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Jacob Burckhardt on the Likely Consequences of Antisemitic Agitation (January 2, 1880)

Jacob Burckhardt (1818-1897), a Swiss historian of art and culture, held a professorship in Basel, Switzerland, from 1858 until his retirement 1893. The following letter was addressed to his friend, Friedrich von Preen (1823-1894), a civil servant whom Burckhardt had met on one of his walks in the neighborhood of Lörrach in the Black Forest in 1864. Unlike so many other reactions to Treitschke’s 1879 polemic against the Jews, this letter was not published until 1922 and thus did not contribute to the “Berlin Antisemitism Conflict” [Berliner Antisemitismusstreit]. Although Burckhardt knows that Conservatives and Catholics will exploit the current wave of antisemitism to attack the liberals, and although he describes such agitation as contagious, he counsels Jews and liberals to demonstrate more moderation. He also appears to welcome state initiatives to diminish the role of Jews in the press and other areas of German public life.

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Jacob Burckhardt to Friedrich von Preen

Basel, January 2, 1880

[ . . . ]

At present, I would recommend great wisdom and moderation to the Semites; and even then, I do not believe that the current agitation will wane again. Liberalism has defended the Semites thus far, but soon it will no longer be able to resist the temptation to shake off such odium. Liberals will not be able to continue looking on as Conservatives and Catholics harbor the most popular trump card there is and use it against them. Moreover, legislation will also be changed again, and I would not guarantee the careers of Semitic gentlemen in the legal profession, in particular, for much longer. A change will take place as soon as it becomes safer for the state to intervene than to continue looking on. – The Semites will have to pay particularly for their entirely unjustified interference into all sorts of things, and newspapers will have to dispose of Semitic editors and correspondents if they intend to survive. Something like this may occur all at once and become contagious from one day to the next.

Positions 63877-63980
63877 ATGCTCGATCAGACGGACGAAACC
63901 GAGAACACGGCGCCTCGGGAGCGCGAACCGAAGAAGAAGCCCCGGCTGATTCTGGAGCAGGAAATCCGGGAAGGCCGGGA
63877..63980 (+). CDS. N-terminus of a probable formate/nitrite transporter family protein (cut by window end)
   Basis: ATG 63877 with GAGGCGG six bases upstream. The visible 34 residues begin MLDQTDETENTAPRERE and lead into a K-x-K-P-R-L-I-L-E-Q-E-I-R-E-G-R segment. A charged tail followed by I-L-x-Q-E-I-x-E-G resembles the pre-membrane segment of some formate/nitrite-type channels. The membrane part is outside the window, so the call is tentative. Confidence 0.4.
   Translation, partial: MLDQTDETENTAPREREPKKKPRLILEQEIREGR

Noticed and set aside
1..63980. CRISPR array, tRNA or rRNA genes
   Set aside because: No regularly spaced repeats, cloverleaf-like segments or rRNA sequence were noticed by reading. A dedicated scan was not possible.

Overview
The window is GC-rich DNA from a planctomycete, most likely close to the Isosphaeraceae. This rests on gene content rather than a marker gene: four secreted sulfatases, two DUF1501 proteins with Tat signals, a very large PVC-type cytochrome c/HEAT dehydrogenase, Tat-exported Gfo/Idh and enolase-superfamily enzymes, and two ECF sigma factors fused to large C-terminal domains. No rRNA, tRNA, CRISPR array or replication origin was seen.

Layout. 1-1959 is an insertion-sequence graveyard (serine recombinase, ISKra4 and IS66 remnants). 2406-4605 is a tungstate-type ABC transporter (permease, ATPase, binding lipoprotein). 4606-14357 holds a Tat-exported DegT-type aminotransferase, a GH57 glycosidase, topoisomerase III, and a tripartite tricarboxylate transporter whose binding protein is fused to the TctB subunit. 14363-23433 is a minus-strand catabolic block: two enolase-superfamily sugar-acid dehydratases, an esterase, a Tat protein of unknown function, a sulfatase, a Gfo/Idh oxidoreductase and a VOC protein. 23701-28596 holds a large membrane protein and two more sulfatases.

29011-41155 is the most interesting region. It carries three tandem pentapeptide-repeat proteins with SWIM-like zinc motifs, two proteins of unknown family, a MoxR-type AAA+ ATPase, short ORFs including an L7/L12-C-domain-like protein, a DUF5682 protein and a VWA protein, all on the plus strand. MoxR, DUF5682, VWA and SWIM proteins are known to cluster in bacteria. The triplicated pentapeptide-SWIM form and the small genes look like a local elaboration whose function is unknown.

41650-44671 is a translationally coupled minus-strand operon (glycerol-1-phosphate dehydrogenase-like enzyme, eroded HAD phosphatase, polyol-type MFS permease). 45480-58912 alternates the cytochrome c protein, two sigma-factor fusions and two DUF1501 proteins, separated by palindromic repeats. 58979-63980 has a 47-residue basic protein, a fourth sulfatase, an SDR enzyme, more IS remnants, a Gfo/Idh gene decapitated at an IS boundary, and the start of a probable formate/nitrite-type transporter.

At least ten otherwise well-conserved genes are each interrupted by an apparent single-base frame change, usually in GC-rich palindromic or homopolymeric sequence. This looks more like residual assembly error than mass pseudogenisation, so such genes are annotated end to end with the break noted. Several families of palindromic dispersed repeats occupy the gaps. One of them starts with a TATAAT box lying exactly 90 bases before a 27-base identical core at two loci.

[ . . . ]

Source: Jacob Burckhardt to Friedrich von Preen, January 2, 1880, in Jacob Burckhardt, Briefe an seinen Freund Friedrich v. Preen 1864-1893 [Letters to his Friend Friedrich v. Preen 1864-1893]. Stuttgart and Berlin, 1922.

Original German text reprinted in Karsten Krieger, ed., Der „Berliner Antisemitismusstreit“ 1879-1881. Eine Kontroverse um die Zugehörigkeit der deutschen Juden zur Nation. Kommentierte Quellenedition [The “Berlin Antisemitism Conflict” 1879-1881. A Controversy Over Whether German Jews Belong to the Nation. Annotated Source Edition], 2 parts. Munich: K.G. Saur, 2003, part 1, p. 251.

Translation: Erwin Fink

For additional materials on the history of Antisemitism, please visit the following website: There you will find information on K.G. Saur's new internet database, "National Socialism, Holocaust, Resistance and Exile 1933-1945."

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